Small mortgage brokers are turning to the mortgage net branch as the alternative business model to succeed in the highly competitive home lending industry. The net branch in the mortgage industry simply means branch partnership or affiliate which gives players more independence and less of the constraints faced by larger and licensed mortgage brokerages. Have a look at BranchRight.com for more info on this.
The advantages of going into net branch are many and varied, starting with the ability to maximize use of scarce capital. Usually, the smaller brokerages don’t have enough experience, time or cash flow to sustain them through hard times. It takes a lot of money, energy and staying power to hire underwriters, funders and closers, compliance officers and secondary market experts. But the net branch route does away with all these requirements.
They provide smaller brokerages the turn-key solution that levels the playing field between them and the large institutions. The loan partners or broker who goes into net branching can continue as an entrepreneur while also gaining the firepower of the larger mortgage bank, without the burden of bureaucracy.
Another distinct benefit is automatic exemption from nationwide licensing which is mandatory for large mortgage brokers. By affiliating with the larger institutions, a mortgage net branch in effect operates on a multi-state license, with a more expansive area of coverage. The independent branch is thus spared the cost and effort of securing state licenses, which takes months and hundreds of thousands of dollars.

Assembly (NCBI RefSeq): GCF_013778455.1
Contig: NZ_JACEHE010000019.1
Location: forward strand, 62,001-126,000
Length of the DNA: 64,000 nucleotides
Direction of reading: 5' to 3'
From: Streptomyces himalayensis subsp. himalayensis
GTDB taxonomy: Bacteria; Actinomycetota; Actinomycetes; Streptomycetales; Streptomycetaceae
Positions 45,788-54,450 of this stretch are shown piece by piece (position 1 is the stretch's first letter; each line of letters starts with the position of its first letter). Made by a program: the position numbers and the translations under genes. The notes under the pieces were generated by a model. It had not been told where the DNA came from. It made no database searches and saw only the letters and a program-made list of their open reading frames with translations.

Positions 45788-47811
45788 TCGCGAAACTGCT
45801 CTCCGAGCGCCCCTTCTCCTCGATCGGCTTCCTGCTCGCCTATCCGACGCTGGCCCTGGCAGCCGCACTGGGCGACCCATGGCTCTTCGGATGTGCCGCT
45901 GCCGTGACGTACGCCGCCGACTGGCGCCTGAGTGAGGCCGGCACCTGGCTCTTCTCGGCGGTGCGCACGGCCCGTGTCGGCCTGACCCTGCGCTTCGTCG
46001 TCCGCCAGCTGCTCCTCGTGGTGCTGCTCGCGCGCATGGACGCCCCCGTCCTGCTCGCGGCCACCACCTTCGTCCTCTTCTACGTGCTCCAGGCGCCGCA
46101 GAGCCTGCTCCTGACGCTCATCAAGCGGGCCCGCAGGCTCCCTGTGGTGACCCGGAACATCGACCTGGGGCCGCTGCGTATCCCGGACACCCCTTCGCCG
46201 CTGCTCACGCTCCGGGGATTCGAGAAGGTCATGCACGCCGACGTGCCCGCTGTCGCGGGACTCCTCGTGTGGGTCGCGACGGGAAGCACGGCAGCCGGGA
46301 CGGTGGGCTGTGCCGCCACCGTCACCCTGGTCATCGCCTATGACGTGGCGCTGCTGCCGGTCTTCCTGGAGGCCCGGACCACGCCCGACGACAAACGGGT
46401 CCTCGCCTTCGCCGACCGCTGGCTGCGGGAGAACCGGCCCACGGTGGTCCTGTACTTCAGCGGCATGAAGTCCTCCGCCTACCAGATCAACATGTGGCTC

Working on this also yields 100 percent commissions, whereas many experienced loan partners in brokerages, banks and credit unions only earn 35 to 75 percent of their originated yields. A number of high-quality branch partnerships offer 100 percent of both the origination fees as well as yield spread premiums. Thus, the difference in income can be dramatic volume-wise.
In sum, the mortgage net branch model could be a great business decision and the transition would be relatively easy if the smaller brokerages get the right branch provider. It enables the small brokers to penetrate a bigger market through multi-state lending. All these brokers need to do is to know the ins and outs of the mortgage banking industry and its secondary market. They must a clear understanding of mortgage programs, how to move them, how to place borrowers in a program, how to run a mortgage branch and how to retain loan partners.